Online Social and Professional Networking ServicesAn increasingly common form of online client development involves the use of social and professional networking websites, such as Facebook and LinkedIn. Thesewebsites enable lawyers to create online profiles that contain personal and professionalinformation, including information about their law practices. Depending on whichwebsite the lawyer uses, the profile (or some portion of it) can be made available either toanyone with an Internet connection, anyone who is a member of the networking site, or (if the lawyer prefers it) only some designated group of people, such as friends, family, professional colleagues, clients, or prospective clients.Typically, lawyers can determine who has access to the profile or particular information in the profile by creating online “links” to specified individuals. (In the caseof Facebook, this linking is called “friending.”) A lawyer can create these links (or “friends”) by inviting particular people to accept an electronic invitation to becomeconnected or by accepting a similar invitation from other people. People who havelinked to the lawyer’s profile (or who have become “friends” of the lawyer’s profile) canoften access more information about the lawyer from the profile and receive electronicnotifications when the lawyer posts new information on the profile. Lawyers can alsocontact specific people who have linked to their profiles, usually by generating an emailthrough the networking site.Another similar and popular service is offered by Twitter, which allows people tosend brief information of up to 140 characters (called “tweets”) to numerous people atonce. In essence, people can decide to follow particular Twitter users in order to receivetheir “tweets.” As is the case with other forms of social networking, lawyers can use thisservice to send out information about themselves to many people simultaneously.1.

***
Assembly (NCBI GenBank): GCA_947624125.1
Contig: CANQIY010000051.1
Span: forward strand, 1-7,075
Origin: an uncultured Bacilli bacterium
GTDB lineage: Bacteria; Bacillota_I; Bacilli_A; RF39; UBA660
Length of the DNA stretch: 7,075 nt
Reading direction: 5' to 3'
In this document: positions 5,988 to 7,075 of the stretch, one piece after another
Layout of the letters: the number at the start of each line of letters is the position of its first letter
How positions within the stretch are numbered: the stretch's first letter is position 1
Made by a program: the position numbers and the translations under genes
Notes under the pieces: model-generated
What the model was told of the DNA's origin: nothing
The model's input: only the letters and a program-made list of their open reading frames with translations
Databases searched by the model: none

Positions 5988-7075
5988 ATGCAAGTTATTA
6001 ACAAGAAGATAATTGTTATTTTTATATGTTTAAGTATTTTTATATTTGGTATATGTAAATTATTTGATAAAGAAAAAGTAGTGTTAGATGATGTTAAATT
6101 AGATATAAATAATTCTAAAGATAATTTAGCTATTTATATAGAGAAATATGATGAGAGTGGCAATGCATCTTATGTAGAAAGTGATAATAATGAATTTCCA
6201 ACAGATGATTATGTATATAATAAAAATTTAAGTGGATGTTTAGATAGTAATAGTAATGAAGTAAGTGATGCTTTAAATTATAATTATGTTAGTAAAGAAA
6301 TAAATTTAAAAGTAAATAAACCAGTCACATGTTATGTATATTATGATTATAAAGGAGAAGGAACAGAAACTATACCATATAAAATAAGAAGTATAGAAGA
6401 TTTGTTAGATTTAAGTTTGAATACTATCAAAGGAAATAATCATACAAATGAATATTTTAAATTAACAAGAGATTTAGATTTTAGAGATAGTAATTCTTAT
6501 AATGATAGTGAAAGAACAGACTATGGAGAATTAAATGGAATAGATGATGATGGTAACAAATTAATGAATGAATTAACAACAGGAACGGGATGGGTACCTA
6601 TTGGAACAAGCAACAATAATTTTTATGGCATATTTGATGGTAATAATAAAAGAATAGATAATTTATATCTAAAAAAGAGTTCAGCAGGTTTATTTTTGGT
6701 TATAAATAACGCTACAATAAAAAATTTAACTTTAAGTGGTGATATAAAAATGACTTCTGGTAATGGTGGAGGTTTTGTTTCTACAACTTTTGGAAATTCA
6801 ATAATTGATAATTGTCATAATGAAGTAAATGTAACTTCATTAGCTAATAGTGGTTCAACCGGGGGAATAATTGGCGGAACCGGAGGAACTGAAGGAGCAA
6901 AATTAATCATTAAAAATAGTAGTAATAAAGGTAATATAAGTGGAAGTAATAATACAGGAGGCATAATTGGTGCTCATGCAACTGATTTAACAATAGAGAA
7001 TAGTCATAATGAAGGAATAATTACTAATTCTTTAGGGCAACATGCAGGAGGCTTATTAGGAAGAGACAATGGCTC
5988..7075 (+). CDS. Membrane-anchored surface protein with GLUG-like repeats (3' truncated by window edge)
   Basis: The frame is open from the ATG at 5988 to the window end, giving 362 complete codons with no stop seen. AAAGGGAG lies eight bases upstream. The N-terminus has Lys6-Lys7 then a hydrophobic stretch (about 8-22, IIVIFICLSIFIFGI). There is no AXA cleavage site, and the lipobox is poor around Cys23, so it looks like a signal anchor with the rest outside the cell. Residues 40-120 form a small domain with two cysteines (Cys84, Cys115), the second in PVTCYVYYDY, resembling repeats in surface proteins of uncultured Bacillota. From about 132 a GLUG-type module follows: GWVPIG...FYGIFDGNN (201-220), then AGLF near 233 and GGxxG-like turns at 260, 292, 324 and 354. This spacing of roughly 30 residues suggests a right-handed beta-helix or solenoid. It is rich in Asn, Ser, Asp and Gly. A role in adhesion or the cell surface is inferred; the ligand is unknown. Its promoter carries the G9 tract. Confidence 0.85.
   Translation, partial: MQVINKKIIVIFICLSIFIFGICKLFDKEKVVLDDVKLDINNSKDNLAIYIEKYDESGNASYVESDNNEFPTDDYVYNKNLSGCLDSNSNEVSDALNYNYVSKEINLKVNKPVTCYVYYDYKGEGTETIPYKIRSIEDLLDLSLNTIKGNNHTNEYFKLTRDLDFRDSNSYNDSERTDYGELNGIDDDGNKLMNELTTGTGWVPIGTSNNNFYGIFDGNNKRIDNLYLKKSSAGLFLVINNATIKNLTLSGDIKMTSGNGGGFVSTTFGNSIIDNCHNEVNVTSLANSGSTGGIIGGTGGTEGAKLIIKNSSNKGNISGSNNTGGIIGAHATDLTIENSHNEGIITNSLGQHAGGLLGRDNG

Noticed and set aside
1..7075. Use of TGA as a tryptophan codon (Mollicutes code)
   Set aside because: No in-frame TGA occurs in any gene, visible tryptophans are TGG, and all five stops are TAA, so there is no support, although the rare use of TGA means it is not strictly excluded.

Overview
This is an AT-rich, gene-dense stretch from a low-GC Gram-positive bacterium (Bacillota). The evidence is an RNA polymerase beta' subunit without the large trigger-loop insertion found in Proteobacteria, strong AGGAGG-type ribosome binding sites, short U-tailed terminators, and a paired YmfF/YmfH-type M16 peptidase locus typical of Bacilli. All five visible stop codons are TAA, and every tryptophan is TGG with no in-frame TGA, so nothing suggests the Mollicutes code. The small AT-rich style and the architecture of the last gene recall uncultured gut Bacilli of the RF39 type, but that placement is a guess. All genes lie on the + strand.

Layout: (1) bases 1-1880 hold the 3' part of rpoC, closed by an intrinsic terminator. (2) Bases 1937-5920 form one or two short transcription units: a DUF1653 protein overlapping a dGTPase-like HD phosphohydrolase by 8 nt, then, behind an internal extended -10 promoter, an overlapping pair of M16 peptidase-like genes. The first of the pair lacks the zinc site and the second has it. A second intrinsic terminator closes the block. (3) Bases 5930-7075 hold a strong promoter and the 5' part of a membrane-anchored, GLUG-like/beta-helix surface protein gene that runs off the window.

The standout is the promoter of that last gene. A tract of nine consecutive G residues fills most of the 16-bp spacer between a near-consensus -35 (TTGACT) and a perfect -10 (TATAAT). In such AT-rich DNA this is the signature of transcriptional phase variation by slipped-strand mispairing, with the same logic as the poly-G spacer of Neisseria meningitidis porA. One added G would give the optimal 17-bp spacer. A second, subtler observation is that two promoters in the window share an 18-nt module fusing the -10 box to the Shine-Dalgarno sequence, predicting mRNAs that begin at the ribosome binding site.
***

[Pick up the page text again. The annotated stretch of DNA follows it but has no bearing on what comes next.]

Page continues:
Identifying the Line Between Personal Communications and Lawyer AdvertisingBecause lawyers frequently use these websites and services for both personal and professional reasons, the legal ethics issues in this context are more complicated thanthey have been for more traditional client development tools. For example, a lawyer might create a Facebook profile that is accessible to family and prospective clients at the
The Commission is considering other advertising-related ethics issues that arise online but which are notaddressed in this paper. For example, the Commission is examining whether Model Rule 8.5 (Choice of Law) offers an adequate means for determining which states’ ethics rules apply to Internet-basedadvertising. The Commission is also separately considering issues related to rankings and ratings of bothlawyers and law firms as well as the emergence of third-party services that provide information aboutlawyers and solicits their participation in supplying that information.